Silver is Sweet for Lovell and Ogletree


Stuart Streuli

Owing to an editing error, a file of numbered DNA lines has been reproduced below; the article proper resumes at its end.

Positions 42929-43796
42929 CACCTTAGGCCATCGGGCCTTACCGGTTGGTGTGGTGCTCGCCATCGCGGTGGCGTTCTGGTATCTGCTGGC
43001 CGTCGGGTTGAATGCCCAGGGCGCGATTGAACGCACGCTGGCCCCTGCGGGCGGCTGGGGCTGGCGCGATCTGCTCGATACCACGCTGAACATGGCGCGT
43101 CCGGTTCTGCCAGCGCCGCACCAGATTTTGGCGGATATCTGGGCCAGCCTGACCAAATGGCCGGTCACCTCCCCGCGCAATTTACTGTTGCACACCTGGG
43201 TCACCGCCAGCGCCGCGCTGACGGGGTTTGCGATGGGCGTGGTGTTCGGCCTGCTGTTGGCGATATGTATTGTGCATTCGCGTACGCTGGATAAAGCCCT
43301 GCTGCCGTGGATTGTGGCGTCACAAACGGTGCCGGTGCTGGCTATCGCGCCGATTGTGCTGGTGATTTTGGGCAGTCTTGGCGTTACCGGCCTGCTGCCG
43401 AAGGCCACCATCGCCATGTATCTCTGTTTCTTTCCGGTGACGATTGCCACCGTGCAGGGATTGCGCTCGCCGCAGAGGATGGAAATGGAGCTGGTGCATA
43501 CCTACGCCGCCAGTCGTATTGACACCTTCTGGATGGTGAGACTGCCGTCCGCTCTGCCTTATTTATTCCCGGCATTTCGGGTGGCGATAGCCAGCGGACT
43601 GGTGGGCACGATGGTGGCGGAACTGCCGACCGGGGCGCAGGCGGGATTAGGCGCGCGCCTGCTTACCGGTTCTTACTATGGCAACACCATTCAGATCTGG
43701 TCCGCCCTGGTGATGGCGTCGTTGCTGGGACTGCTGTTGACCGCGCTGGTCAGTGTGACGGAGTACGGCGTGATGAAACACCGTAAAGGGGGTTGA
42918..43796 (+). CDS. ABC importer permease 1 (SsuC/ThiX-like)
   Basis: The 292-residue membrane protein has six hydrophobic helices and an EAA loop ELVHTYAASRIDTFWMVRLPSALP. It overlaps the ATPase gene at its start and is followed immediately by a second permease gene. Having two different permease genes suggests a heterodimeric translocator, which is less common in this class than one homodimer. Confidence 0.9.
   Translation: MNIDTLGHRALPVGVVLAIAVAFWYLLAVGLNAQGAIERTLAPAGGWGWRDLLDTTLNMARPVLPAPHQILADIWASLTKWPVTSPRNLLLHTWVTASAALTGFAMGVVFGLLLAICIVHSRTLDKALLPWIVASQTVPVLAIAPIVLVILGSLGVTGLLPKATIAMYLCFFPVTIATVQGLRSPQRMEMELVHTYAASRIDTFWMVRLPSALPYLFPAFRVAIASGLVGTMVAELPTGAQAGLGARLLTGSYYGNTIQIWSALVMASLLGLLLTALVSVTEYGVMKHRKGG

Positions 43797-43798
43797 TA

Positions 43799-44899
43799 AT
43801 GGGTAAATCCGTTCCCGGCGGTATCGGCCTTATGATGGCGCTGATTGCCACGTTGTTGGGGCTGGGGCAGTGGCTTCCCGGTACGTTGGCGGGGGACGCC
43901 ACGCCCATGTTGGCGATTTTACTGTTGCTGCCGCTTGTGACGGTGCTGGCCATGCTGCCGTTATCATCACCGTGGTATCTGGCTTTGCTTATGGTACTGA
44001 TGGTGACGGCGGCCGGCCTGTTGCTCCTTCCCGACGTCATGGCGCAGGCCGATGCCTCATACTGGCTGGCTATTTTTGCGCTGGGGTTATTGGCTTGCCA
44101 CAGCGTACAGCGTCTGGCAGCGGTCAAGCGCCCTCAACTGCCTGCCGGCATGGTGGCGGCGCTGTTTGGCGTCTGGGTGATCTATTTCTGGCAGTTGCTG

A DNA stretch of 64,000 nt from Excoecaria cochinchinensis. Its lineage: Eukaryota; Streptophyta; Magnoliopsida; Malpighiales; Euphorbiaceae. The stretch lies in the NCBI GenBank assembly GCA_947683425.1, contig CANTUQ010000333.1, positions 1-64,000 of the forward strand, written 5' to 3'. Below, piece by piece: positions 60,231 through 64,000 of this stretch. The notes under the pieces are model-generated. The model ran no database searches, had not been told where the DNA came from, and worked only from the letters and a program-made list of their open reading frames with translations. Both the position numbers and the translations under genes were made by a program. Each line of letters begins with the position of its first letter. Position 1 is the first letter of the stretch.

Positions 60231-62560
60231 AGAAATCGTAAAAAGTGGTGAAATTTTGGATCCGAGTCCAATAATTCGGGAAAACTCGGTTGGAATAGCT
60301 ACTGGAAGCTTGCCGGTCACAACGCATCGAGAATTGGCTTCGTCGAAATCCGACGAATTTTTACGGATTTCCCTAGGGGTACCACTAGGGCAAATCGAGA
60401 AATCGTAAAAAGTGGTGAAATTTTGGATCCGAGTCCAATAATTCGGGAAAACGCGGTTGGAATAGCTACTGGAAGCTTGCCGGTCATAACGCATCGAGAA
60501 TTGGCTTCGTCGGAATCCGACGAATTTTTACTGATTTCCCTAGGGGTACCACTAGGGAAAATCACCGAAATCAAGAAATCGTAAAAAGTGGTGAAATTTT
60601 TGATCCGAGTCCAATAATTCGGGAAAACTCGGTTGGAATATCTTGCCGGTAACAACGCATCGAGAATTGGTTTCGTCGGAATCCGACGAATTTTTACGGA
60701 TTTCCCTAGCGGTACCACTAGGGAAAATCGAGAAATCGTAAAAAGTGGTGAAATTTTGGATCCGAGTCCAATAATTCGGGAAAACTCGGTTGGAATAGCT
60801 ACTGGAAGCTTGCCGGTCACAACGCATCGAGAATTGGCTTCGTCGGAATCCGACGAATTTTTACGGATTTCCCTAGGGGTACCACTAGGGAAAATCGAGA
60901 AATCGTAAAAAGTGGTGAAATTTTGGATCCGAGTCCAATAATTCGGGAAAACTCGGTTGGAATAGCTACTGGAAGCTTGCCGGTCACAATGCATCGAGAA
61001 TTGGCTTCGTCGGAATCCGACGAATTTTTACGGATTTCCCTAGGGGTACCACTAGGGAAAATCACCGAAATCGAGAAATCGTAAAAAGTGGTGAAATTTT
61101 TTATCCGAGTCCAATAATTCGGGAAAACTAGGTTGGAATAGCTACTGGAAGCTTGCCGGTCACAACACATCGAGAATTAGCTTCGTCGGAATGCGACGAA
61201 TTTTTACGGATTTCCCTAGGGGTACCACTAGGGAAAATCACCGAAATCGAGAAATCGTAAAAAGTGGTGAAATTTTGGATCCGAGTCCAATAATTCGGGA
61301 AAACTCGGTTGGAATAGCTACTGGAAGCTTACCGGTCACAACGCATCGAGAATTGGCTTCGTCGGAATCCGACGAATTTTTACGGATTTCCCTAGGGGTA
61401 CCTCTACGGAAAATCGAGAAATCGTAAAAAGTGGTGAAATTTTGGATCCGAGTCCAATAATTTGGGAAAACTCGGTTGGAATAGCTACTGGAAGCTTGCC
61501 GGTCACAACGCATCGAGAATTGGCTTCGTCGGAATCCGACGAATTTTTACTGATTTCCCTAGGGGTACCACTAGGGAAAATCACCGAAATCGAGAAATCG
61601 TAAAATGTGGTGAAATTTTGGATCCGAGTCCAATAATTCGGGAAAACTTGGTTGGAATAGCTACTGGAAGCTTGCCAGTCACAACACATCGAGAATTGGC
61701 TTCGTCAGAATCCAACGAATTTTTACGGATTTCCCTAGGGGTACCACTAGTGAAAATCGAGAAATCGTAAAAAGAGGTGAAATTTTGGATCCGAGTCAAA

ATHENS–There was some initial disappointment for John Lovell and Charlie Ogletree. The U.S. Tornado team came into the final race of the 2004 Olympic Regatta with a shot at gold. They gave it their best effort, and came up short, due largely to an outstanding performance from Roman Hagara and Hans Peter Steinacher of Austria. But the disappointment faded quickly as the realization sunk in that after sailing together for over 11 years through three Olympic campaigns, they had finally realized their dream of winning an Olympic medal. “As soon as the race was over we had our heads down a little bit,” said Ogletree. “But as we get to shore and start talking to the press, our friends, and our family, it’s all starting to be pretty good.” The disappointment will last a little longer for the U.S. Star team of Paul Cayard and Phil Trinter. They started the day with an outside chance at a silver or a bronze, but they needed a strong race and some help from the fleet. They didn’t get either, finishing last and dropping from fourth to fifth in the overall standings. It was a day, Cayard, said, when everything seemed to go wrong. “We got tangled up,” he said of the start. “The Spanish guy did something I really didn’t expect. He wasn’t trying to do anything to me, I don’t think. We were on port going away from the left end of the line, with a 1:15 to go, and we were only six boatlengths from the away from the left end of the line and he wanted to tack. He came up right in front of me and we got pushed into Mansfield [of Ireland]. So we had a bad start there.” Already behind the pack, Cayard and Trinter tried to work to the left side, which they expected to be favored as the wind, which had been gradually losing strength through the mid-day, continued to drop. However, the right came in and by the first mark, the were in 15th, 4:40 off the lead. One of the two boats they needed to catch, Canadians Ross MacDonald and Mike Wolfs, were in second. The other, Xavier Rohart and Pascal Rambeau of France, were in 12th, but 1:20 ahead of Cayard and within reach of the pack. In the end MacDonald and Wolfs would hold on to second to secure a silver, a nice end to MacDonald’s Olympic career, which includes five appearances and a bronze medal, while the French team would work up to seventh to secure the bronze. Even if Cayard and Trinter had won the race, they still wouldn’t have won a medal. “The Olympics is such a once in a lifetime kind of thing, at least for me in my country,” Cayard said, “I really hoped to do a great regatta like I did at my trials and I just never really got into the groove. Started off in a really good groove and the third race, coming into the weather mark, maybe we made a bad decision there, and maybe that was a sort of unraveling of things.” That third race was the one where Cayard and Trinter came in on the port layline, and ended up running afoul of one boat while trying to round the mark, and then another while doing a 720. A solid mid-fleet position was quickly turned into a throwout. Lovell and Ogletree also struggled at the start of the final race. This wouldn’t have been a bad thing if there’d been able to make the Austrians struggle more. Needing to make up four points to take over the lead, Lovell and Ogletree had the option of trying to match race the Austrians and hold them back while the fleet sailed around the course. A 13th or worse for Hagara and Steinacher would mean gold for the Americans. However, the Tornado is not a very apt match-racing tool, and Hagara and Steinacher proved quite slippery during the pre-start. With a minute to go, Lovell and Ogletree realized they needed to shift their focus to getting a good start for themselves. It was a decision they made a touch too late as they wound up pinned behind two boats as the gun fired. “We had been circling with the Austrians so much that it was a last-minute try, a desperate try to get in there and get a good start,” said Lovell. “But there wasn’t much we could do at that point. It was too late in the starting sequence.” The Austrians didn’t have a stellar start, and for a brief moment it appeared as if Lovell and Ogletree might be able to gain control as they led the Austrian team toward the favored right side. But then another boat tacked in a position that forced the Americans back to starboard and allowed the Austrians to continue toward the right corner. The Austrians had a 24-second lead on the Americans at the first mark, but then found a really solid vein of wind on the first run and added nearly two minutes to their advantage. Hagara and Steinacher, in a sizzling display of their speed in light air, won the race, emphatically claiming their second gold in the class. Lovell and Ogletree finished 10th in the race. The Argentine team of Santiago Lange and Carlos Espinola finished third in the regatta. Once again, Great Britain dominated the nations’ medal standings in sailing. The two gold, one silver, and two bronze won by the British sailors was nearly a match for their prodigious haul in Sydney, three golds, and two silvers. The U.S. finished with two medals, one of seven countries to do so. Spain, who won three, can claim to be second best, while Brazil, with two golds, edges the U.S. for third. Austria and Greece also won one gold and one silver. The U.S. will probably win the award for most near misses, with the Women’s 470, 49er, and Star teams all finishing fifth, one or two bad races from winning a medal. Results of Interest All Classes Have Finished Racing Tornado (17 boats) Oskar Johansson/John Curtis (CAN): (14, 15, 4, 13, 8, 12, 14, (17), 17, 4, 13) 15th Enrique Figueroa/Jorge Hernandez (PUR): (5, 9, 7, 8, 2, 5, 9, 12, (14), 10, 5) seventh John Lovell/Charlie Ogletree (USA): (2, 2, 1, 6, 9, 9, 6, 7, 1, 2, (10)) second Star (17 boats) Peter Bromby/Lee White (BER): ((17), 16, 8, 11, 12, 10, 6, 4, 1, 3, 11) eighth Torben Grael/Marcelo Ferreira (BRA): (5, 4, 1, 1, 2, 5, 2 6, 11, 4, (DNC)) first Ross MacDonald/Mike Wolfs (CAN): (7, 11, 4, 3, 1, RDG/5.2, 8, (14), 8, 2, 2) second Paul Cayard/Phil Trinter (USA): (1, 6, 15, 10, 3, 6, 1, 15, 6, 8, (16)) fifth 49er (19 boats) Tim Wadlow/Pete Spaulding (USA): (7, 8, 5, (OCS), 9, 9, 8, 3, 1, (13), 7, 3, 10, 11, 1, 10) fifth Men’s Mistral (34 boards) Peter Wells (USA): (22, 20, 23, 16, 22, 29, 28, 24, 28, (31)) 28th Women’s Mistral (26 boards) Karla Barrera (PUR): ((26), 24, 25, 26, 23, 25, 26, 26, 26, 25, 24) 26th Lanee Beashel (USA): (13, 16, 9, 18, 17, 14, 6, 14, (19), 15, 5) 16th Finn (25 boats) Richard Clarke (CAN): (10, 18, 15, 22, 19, 15, (OCS), 14, 8, 11, 2) 18th Ben Ainslie (GBR): (9, (DSQ), 1, 1, 4, 1, 2, 3, 2, 1, 14) first Dean Barker (NZL): (5, 10, 7, 11, 7, 16, (OCS), 12, 19, 20, 10) 13th Kevin Hall (USA): (11, 6, 13, (17), 16, 14, 13, 9, 9, 17, 7) 11th Europe (25 boats) Meg Gaillard (USA): (9, 11, 13, 9, 3, 13, 11 (16), 9 (19), 19) 14th Laser (42 boats) Robert Scheidt (BRA): (3, (8), 1, 3, 8, 4, (19), 12, 7, 3, 6) first Bernard Luttmer (CAN): (15, 25, 22, 21, 27, 33, 31, (DNF), 9, 32, 30) 29th Timothy Pitts (ISV): ((42), 40, 41, 40, 36, 39, 37, 34, 34, 40, 40) 41st Hamish Pepper (NZL): (24, 9, (26), 11, 9, 5, 13, 3, RDG/11.3, 2, 21) seventh Mark Mendelblatt (USA): (2, 14, 20, 6, 6, 10, (29), 22, 16. 6, 9) eighth Men’s 470 (27 boats) Paul Foerster/Kevin Burnham (USA): (1, 8, 2, 15, 9, 4, 3, 7, 18, 4, (23)) first Women’s 470 (20 boats) Jen Provan/Nikola Girke (CAN): (4, 13, 17, 11, 12, 7, 2, (19), 6, 19, 12) 13th Katie McDowell/Isabelle Kinsolving (USA): (12, 16, 3, 12, 9, 2, (18), 17, 8, 1, 4, ) fifth Yngling (16 boats) Paula Lewin/Peta Lewin/Christine Patton (BER): (4, 15, 6, 13, (16), 14, 9, 16, 16, 11, 4) 15th Lisa Ross/Chantal Leger/Deirdre Crampton (CAN): (13, 9, (15), 15, 12, 12, 12, 14, 15, 2, 12) 16th Carol Cronin/Liz Filter/Nancy Haberland (USA): (2, 10, 16, 9, 15, 10, 1, 15, 7, 1, (OCS)) 10th